- Although the COVID-19 pandemic response and stay-at-home orders in California have resulted in a significant decrease in state revenues and increases in unanticipated emergency spending, it appears that the impact on the state's transportation agencies will be minimal.
- In an announcement Thursday, Gov. Gavin Newsom estimated the state's budget deficit to be $54 billion over the next two fiscal years, a 22.3% decline in revenue since his $222 billion January budget proposal. Transportation funding from fuel taxes is anticipated to drop by $1.8 billion through the 2024-25 fiscal year.
- While the governor outlined a number of transit-related mechanisms to balance the budget including delaying new programs, shifting resources and program cuts, he instructed Caltrans, the state's department of transportation, to accelerate projects to achieve cost savings, support the creation of new jobs and improve roads as a way to restart California’s economy.
Since the coronavirus outbreak hit the U.S., construction leaders across the country have worried that infrastructure projects like road and bridge construction could suffer as state DOT revenue declines and that federal funding could be waylaid as Congress turns its attention to COVID-19 mitigation measures for business and unemployed Americans.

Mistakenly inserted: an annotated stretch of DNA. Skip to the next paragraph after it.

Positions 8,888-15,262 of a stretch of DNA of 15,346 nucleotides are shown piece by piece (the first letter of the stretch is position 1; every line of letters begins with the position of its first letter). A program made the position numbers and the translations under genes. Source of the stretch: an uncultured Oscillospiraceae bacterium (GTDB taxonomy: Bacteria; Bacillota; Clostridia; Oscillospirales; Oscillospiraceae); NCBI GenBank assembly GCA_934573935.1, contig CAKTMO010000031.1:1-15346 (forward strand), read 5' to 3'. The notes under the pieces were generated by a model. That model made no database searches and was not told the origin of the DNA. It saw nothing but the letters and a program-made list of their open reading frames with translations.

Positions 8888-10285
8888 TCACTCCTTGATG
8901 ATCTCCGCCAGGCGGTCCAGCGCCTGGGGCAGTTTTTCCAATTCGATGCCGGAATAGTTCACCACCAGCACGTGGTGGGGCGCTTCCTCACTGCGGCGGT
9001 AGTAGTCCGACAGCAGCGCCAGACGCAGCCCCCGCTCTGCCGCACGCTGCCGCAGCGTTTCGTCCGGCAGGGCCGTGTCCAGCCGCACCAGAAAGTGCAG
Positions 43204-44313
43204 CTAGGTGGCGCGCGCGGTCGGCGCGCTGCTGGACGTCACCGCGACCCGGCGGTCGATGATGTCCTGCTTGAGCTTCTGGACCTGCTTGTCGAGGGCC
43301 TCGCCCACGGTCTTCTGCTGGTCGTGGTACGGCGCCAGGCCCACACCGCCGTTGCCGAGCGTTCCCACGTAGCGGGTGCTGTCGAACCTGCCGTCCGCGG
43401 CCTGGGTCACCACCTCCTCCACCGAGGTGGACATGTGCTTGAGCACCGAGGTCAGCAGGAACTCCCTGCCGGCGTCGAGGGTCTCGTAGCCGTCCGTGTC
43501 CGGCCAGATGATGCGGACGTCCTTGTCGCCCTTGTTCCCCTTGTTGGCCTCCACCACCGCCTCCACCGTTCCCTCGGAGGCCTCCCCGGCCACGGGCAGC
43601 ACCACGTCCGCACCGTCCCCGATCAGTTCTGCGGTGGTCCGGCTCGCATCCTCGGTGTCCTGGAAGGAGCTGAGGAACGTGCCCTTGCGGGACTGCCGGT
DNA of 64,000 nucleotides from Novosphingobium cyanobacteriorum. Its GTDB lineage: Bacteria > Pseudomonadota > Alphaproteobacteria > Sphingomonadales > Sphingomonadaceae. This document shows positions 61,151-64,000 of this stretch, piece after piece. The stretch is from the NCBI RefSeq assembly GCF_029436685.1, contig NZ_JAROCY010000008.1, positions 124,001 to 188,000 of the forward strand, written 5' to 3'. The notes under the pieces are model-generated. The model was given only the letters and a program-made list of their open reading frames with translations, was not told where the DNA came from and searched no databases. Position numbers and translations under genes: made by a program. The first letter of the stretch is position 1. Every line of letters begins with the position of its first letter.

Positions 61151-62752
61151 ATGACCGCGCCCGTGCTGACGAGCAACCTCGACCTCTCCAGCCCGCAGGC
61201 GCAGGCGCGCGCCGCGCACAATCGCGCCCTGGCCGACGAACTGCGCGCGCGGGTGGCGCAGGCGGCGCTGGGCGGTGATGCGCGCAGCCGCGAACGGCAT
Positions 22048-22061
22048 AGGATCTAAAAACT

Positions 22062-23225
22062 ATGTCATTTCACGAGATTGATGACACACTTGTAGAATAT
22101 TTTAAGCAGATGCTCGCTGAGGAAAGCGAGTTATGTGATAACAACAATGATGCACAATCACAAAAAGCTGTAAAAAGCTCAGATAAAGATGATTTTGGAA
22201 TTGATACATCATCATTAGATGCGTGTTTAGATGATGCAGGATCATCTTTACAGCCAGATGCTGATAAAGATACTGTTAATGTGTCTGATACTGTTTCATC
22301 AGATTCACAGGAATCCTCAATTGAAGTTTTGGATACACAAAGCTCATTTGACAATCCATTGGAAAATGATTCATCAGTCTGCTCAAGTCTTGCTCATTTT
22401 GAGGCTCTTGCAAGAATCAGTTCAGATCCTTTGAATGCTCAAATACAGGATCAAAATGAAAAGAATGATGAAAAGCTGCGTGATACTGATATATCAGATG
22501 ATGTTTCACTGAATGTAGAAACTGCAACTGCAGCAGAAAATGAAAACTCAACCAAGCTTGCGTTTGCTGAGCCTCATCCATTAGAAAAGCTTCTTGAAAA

In what is good news for contractors that work on large public projects, the California budget proposal maintains current transit planning and engineering staffing levels so as to continue developing and designing previously programmed projects. This is being done in anticipation of federal support for when stimulus funding becomes available, according to the Associated General Contractors of California.
The impacts to ongoing transportation programs include:
- The State Highway Operations and Protection Program (SHOPP) will see a reduction of $556 million.
- The State Transportation Improvement Program (STIP) will see a reduction of $91 million over the current and 2020-21 fiscal years.
- Cities and counties will lose $282 million in local streets and roads funds.
The plan, which relies on tapping cash reserves and an infusion of federal money, also calls for scaled-back public services, a temporary limit on corporate tax credits and cuts to state workers’ pay.
In a press conference yesterday, Newsom urged Congress to pass the $3 trillion federal aid package proposed by House Democrats this week.
“This pandemic is bigger than any one state,” he said. “The magnitude of what we’ve been asked to do is very, very significant, and that’s why the federal government is so important.”
Now that the May revise has been published, the state legislature will begin budget committee meetings and negotiations to finalize a budget. The legislature must vote on a balanced budget by June 15; the governor must enact the budget by July 1 per the state constitution.